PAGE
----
Next slide.

             Marine Corps procurement.  The Marines continue to develop the vehicles they want in the future.  This is the last year of R&D for JLTV [Joint Light Tactical Vehicle].  They start the LRIP [low rate initial production] in '15, so procurement dollars are not in PMC [procurement Marine Corps] for the JLTV yet, and the ACV is also -- the amphibious combat vehicle is also still in R&D throughout a good chunk of this FYDP.

             So what you're seeing here is some modest ground equipment on what they need to maintain and upgrade.  And once again, the focus, as you can see for three years, has been Marine Corps distributed operations on the move as radar and combat equipment -- and electric equipment really dominates their PMC accounts.

             And their OCO will come -- will come later, but a lot of that is related to reset and replenishing reset and home gear when it comes back.  And the other items are all the various things the Marines need to have ashore or coming from Navy ships.

             Next slide, R&D.

             In R&D, a slight decline, but as indicated, as you go line by line, you'll see most of the programs are transitioning.  As I said, most of the Navy and programs are transitioning, and the Marine Corps, there's a slight increase as they step through their vehicles, but it largely is, the Navy's the more capital service, except for Marine Corps aviation, and the Marine Corps is all -- all Marine Corps aviation funded in the Navy.

             So you can see JSF ramps down in the -- in the R&D as part of that.  The C-130 or the 53-K is a slight decline.  They're getting ready to start in production on that.  Next-gen jammer is a slight increase or stepping through that model of the -- of engineering manufactured EMD items to be able to down-select -- produce those by the end of the FYDP.  And P-8s continue to transition down.

             OHIO-class submarine replacement is a big step-up.  That really just brings it back on the plan.  If you remember two years ago, we laid in a two-year delay in that.  And so the '13 down to 400 really was a -- basically being able to operate as a forward finance.  You really looked at '12 and '13 together, and you average that that's how we're spending the money on that, so we do need to continue to step ahead to be able to support the three lines of operation to develop an Iowa class replacement submarine is you have common missile component with the United States and U.K.  You have the reactor plant and reactor core and that.  And then you have the submarine hull mechanical and electrical.  So the three phases all come together and are sequenced in research and development here.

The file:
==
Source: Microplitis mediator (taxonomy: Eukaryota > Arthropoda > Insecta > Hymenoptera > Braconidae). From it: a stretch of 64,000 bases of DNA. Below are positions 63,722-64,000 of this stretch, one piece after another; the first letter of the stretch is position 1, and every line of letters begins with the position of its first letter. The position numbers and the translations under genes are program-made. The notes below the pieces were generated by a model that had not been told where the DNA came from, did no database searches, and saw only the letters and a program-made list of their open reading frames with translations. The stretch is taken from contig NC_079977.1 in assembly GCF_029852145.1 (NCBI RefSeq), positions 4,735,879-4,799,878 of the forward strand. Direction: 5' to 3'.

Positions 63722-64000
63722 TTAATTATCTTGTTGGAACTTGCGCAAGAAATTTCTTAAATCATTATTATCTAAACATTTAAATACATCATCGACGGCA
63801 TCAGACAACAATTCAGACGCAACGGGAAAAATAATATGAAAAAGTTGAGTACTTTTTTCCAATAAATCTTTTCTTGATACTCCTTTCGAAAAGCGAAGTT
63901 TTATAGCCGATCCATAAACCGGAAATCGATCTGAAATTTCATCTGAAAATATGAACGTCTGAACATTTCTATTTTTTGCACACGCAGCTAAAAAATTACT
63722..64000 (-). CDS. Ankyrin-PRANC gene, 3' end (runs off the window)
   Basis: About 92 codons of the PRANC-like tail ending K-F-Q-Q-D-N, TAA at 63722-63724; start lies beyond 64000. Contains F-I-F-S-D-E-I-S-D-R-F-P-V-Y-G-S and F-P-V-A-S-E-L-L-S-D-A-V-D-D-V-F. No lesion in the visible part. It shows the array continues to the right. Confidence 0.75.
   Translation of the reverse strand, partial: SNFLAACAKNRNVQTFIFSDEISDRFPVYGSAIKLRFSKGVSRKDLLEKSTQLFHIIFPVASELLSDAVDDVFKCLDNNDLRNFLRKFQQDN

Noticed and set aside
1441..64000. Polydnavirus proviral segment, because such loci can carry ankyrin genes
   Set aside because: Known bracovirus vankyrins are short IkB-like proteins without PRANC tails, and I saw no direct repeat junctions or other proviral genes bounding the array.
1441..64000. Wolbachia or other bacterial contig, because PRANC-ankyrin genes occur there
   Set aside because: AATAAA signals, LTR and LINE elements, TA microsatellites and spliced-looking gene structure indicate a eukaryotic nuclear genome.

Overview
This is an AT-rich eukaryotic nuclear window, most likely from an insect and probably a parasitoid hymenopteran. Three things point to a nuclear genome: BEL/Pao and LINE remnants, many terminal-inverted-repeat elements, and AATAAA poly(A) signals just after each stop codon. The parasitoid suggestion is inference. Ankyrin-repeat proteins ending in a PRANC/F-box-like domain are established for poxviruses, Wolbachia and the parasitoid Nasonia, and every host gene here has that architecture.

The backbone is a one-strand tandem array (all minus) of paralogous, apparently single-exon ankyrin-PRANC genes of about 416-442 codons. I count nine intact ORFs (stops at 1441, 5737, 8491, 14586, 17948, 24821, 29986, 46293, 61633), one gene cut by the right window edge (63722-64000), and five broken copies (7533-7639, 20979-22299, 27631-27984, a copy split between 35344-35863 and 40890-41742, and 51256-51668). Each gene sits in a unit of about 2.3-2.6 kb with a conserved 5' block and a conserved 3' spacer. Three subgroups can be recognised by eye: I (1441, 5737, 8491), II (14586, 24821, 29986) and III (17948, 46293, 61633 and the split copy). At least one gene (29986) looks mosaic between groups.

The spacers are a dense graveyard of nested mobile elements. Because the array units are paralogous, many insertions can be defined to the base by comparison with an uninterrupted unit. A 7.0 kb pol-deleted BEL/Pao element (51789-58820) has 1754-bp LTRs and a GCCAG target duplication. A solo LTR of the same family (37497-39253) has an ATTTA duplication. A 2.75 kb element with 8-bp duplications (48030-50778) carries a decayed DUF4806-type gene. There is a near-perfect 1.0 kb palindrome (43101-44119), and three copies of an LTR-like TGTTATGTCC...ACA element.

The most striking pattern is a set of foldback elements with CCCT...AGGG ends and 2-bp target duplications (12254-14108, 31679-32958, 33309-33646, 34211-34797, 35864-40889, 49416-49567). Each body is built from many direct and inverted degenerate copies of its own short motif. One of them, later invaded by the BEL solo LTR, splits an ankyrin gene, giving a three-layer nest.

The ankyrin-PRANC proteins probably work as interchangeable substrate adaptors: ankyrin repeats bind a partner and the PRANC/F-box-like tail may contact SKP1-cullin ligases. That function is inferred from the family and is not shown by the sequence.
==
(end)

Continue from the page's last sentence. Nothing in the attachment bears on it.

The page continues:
The Triton BAMs [Broad Area Maritime Surveillance]isnot as big a decrease as you'd see, that -- of the $200 million we had to put back in, at least 50 was going back in to '14 to be able to allow us to execute a transition to work IMMC and the ruddervators, as we didn't go into procurement there.  And then you could see the other Marines, a few Marine Corps are one step up over time here.

             OK, next slide.  Military construction.  What we have here is -- once again, is a relatively flat profile.  And I know the commandants, you know, we both say they're taking as much risk as they can in this area, because they need to be able to maintain the forces -- be able to support our forces forward and buy the equipment of the future, and that for the Navy and Marines, and especially the Navy, the bases -- bases and MILCON come last, but there are some significant investments here.

             In enhancing global defense posture, there's only one program for the Marine Corps, which is aviation based at Anderson, but the Navy's doing six projects on Guam.  Once again, Guam is important for -- in terms of harbors, construction, submarine repair facility, modular storage magazine, because it's the balance of a very large weapons area for us in our (inaudible).  We put $63 million in to actually build an ammo magazine on a (inaudible) to be able to on- or off-load to support ammo ships and carriers coming or going and not having to truck everything to the road.